tamz_msc

Platinum Member
Jan 5, 2017
2,578
2,256
106
The total budget they have right now is 1.000€ for a complete tower. Asuming than the CPU is gonna be around 320€, there is not much budget for a bigass GPU
Why does he need 320€ for the CPU? He can get a Ryzen 5 3600 for almost halfof that.
 
  • Like
Reactions: Sphiral

Dribble

Golden Member
Aug 9, 2005
1,806
337
126
Why does he need 320€ for the CPU? He can get a Ryzen 5 3600 for almost halfof that.
If you are developing software you spend most of your time compiling and debugging which needs a fast cpu, and lots of memory. Gpu wise I guess it needs to be as modern as possible, and fast enough, and preferably nvidia because it's the most reliable and has better debugging tools.
 

blckgrffn

Diamond Member
May 1, 2003
6,862
160
106
www.teamjuchems.com
Hmm, well I would suggest if buying now a Turing based GPU at the minimum for full DX12 Ultimate support. I agree with others that and RDNA2 based GPU would be better in the longer term given the likely 100+ millions that will be incorporated into the next console generation based on that technology.

I mean, that still seems like a lot of CPU $$$ to get a solid nice build, I would say storage performance is also pretty darn important. An RTX 2060 is ~$300 as entry level Turing.

Leaving ~400+ euros for *everything* else seems really tight.
 
  • Like
Reactions: Sphiral

tamz_msc

Platinum Member
Jan 5, 2017
2,578
2,256
106
If you are developing software you spend most of your time compiling and debugging which needs a fast cpu, and lots of memory. Gpu wise I guess it needs to be as modern as possible, and fast enough, and preferably nvidia because it's the most reliable and has better debugging tools.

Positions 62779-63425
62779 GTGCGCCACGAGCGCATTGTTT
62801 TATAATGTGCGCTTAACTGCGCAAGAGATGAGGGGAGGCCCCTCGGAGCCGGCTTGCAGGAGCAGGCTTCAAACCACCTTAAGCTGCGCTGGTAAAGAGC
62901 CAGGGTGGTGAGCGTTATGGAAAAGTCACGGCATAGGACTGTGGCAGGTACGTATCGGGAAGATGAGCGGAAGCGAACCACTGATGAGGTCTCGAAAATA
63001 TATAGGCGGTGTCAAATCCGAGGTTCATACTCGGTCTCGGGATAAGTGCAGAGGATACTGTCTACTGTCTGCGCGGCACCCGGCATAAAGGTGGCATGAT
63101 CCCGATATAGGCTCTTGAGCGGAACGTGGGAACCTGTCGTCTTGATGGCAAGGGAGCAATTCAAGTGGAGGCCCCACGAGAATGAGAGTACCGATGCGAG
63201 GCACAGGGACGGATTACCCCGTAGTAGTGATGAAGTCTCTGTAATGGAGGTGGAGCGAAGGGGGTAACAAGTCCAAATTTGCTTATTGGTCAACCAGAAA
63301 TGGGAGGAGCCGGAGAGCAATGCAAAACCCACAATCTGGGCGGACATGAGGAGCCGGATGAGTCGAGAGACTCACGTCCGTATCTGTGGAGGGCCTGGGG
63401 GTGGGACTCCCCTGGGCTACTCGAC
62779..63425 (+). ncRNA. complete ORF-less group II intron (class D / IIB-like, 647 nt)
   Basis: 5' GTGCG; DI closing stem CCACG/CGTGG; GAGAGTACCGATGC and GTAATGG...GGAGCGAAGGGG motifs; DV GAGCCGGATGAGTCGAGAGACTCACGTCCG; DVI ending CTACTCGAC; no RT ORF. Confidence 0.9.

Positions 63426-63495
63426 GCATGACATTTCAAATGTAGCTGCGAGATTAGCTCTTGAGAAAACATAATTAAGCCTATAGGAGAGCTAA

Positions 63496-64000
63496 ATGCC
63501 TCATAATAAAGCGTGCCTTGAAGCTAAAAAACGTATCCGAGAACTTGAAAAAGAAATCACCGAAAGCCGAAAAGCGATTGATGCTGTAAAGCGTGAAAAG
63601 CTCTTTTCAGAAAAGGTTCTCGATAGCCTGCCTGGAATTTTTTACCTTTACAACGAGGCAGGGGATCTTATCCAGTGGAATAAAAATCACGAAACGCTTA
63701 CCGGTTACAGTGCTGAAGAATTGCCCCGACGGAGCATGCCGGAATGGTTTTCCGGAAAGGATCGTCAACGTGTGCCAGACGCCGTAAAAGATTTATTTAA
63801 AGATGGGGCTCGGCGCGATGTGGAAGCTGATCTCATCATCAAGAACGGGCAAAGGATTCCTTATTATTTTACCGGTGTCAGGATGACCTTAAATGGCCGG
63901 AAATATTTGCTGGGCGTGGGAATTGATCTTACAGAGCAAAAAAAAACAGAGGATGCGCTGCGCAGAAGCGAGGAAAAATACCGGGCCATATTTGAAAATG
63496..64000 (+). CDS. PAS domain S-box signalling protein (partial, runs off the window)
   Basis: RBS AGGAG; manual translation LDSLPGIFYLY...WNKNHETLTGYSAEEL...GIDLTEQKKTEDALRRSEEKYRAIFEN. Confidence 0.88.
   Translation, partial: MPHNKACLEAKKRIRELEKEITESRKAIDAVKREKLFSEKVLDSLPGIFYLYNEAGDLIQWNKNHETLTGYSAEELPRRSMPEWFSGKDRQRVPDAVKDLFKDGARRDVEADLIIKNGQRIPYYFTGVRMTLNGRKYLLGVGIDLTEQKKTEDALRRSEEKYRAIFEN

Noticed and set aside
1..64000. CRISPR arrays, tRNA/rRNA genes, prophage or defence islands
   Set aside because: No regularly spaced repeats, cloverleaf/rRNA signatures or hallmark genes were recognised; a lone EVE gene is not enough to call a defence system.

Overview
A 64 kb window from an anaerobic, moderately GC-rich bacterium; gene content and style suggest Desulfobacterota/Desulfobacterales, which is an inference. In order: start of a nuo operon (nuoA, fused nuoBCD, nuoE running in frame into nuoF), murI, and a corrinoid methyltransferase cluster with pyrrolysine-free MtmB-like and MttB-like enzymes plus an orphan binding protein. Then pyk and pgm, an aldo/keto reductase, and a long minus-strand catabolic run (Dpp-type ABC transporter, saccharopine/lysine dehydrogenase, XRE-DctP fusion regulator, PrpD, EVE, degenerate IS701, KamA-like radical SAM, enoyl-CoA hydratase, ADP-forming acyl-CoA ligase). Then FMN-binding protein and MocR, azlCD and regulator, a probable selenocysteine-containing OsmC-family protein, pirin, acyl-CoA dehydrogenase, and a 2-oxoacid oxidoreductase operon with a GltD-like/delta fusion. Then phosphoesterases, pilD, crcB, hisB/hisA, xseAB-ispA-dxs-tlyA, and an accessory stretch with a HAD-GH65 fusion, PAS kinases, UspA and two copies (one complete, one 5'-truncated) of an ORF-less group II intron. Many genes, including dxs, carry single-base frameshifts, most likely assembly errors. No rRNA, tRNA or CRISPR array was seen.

Blowing 1/3rd of a €1000 budget on a CPU seems like a bad idea to me. If you're gonna spend €300 on a CPU, then you'll need at least €100 for a decent motherboard, another €150 for 32GB RAM(for development work you'll need more than 16) which leaves €450 for the rest of the system. A Ryzen 5 3600 is going to be fast enough for this budget, and it will allow room for buying a beefier GPU if need be.
 
  • Like
Reactions: Sphiral

Stuka87

Diamond Member
Dec 10, 2010
4,839
542
126
A 3600 would be adequate, a 3700 would really speed up compile times. But with that budget, I would advise a 3600. For a GPU, find a decent priced 1660 Super or RX5500. Down the road he can always upgrade that to a card with ray tracing, which UE5 has native support for.
 
Last edited:

Dribble

Golden Member
Aug 9, 2005
1,806
337
126
Yes really there are less driver bugs, the dev support actually reply and fix stuff if you report things, the tools work better because everyone else is using nvidia, and they have things like Nsight which is really useful for debugging gpu's.

It might not be politically correct on this forum which does love the underdog, but if you are developing it's already hard enough, so make life easy and just buy the stuff that works best.
 

Elfear

Diamond Member
May 30, 2004
6,936
405
126
Yes really there are less driver bugs, the dev support actually reply and fix stuff if you report things, the tools work better because everyone else is using nvidia, and they have things like Nsight which is really useful for debugging gpu's.